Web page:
Leslie and Gawalt are part of Cobb Hill CoHousing, a group of 23 households in Hartland that share 270 acres. The couple arrived after the late Donella Meadows, an environmental scientist at Dartmouth and MIT and co-author of The Limits to Growth, invited them. They operate a dairy farm and a market garden on 60 acres of the property, which hosts a medley of enterprises from beekeeping to sugaring.

Leslie, 60, wears his gray hair in two thin braids and protects his eyes with rose-tinted glasses. Before he became a farmer, he went to art school and spent seven years in a Benedictine monastery in Weston, Vt. He met his wife on a diversified farm in New York’s Hudson Valley where they both apprenticed, and they have been farming together ever since.

“Given how much of our environment we’ve degraded, sustainability isn’t even enough of a goal — we really need to focus on regeneration,” said Leslie, remembering advice Meadows gave him.

Their soil’s health is the cornerstone of their farm’s ethos.

Before Colonial settlers arrived in Vermont, the Abenaki rotated crops, never farming the same land for too long. Then, the early 19th century brought soaring prices for merino wool, offering Vermont farmers the opportunity to leap from subsistence agriculture to attractive profits.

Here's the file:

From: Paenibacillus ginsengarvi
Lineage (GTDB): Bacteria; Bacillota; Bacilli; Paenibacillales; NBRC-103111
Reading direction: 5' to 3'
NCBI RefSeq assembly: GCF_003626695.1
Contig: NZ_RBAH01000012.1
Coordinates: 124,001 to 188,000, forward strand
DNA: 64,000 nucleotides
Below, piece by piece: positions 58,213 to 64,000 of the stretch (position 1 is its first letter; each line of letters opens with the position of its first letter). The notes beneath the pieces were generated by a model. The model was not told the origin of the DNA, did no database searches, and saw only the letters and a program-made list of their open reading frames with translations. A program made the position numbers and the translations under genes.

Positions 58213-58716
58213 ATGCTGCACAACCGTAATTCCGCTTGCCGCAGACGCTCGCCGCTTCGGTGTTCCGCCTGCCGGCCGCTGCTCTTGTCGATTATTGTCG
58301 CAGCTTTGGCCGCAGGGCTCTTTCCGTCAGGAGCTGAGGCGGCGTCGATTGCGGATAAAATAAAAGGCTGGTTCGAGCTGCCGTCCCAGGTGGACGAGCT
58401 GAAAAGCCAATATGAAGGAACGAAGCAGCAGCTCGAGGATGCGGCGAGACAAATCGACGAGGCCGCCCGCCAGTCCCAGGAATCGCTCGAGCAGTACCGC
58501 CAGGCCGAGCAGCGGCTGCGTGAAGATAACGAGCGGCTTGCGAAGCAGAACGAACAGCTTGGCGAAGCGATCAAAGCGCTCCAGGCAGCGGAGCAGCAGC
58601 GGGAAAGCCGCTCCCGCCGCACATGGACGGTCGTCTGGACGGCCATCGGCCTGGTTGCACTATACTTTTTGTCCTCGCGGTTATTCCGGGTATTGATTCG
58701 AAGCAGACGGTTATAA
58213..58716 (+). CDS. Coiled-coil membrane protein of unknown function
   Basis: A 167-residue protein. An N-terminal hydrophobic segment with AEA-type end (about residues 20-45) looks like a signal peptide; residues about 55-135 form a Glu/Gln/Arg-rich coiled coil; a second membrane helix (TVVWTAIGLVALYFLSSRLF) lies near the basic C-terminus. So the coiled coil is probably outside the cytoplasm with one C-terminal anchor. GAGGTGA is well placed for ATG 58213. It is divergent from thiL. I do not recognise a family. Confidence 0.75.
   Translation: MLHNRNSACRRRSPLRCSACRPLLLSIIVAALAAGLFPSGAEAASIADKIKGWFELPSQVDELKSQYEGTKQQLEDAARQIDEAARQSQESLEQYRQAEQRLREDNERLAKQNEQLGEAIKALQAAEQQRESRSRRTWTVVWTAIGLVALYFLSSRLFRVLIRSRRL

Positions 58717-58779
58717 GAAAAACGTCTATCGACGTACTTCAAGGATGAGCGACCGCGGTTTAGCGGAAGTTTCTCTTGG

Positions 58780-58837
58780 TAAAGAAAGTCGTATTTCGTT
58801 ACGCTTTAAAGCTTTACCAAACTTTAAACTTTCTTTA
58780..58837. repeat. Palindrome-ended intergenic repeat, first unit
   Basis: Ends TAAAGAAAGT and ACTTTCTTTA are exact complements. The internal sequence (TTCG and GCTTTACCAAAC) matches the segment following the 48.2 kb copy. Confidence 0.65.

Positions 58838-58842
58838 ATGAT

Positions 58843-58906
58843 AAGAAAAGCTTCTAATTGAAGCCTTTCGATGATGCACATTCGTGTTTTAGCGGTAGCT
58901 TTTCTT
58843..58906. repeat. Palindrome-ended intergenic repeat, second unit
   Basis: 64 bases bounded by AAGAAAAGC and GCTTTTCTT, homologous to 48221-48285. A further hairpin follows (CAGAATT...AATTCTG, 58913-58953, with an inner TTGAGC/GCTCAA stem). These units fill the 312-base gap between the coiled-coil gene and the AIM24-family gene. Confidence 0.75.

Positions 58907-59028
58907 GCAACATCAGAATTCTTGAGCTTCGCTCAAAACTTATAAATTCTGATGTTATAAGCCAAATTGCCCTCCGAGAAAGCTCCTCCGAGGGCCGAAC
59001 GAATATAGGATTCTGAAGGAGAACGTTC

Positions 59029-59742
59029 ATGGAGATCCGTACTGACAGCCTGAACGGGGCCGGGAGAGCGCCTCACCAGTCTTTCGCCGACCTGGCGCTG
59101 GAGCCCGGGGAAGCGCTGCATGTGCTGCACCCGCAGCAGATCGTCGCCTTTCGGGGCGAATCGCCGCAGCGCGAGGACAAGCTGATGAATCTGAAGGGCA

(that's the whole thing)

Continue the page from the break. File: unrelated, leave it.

Global demand for wool flattened Vermont’s forests. As they grow, plants pack away carbon, and clearing trees for fields disrupted the cycles that kept the soil fertile and carbon in the soil.

“From an ecological point of view, it was like an apocalypse,” Leslie said.

Improving the soil will be good both for the climate and their crops.

“If our focus is on how do we maximize healthy photosynthesis in the garden, in the pastures, in the forest, then the yields will come,” Leslie said. Whereas focusing on each year’s yields may undermine the farm’s ability to remain productive in a changing climate.

Leslie and Gawalt micromanage their pastures, rearranging electric fencing each day so that their cows graze on a new paddock of about a quarter acre. He and Gawalt were able to afford fencing for their paddocks because of grants from the Natural Resources Conservation Service. Their pasture management is labor-intensive, but it ensures that the cows consume grass and distribute manure — and with it fertility — evenly.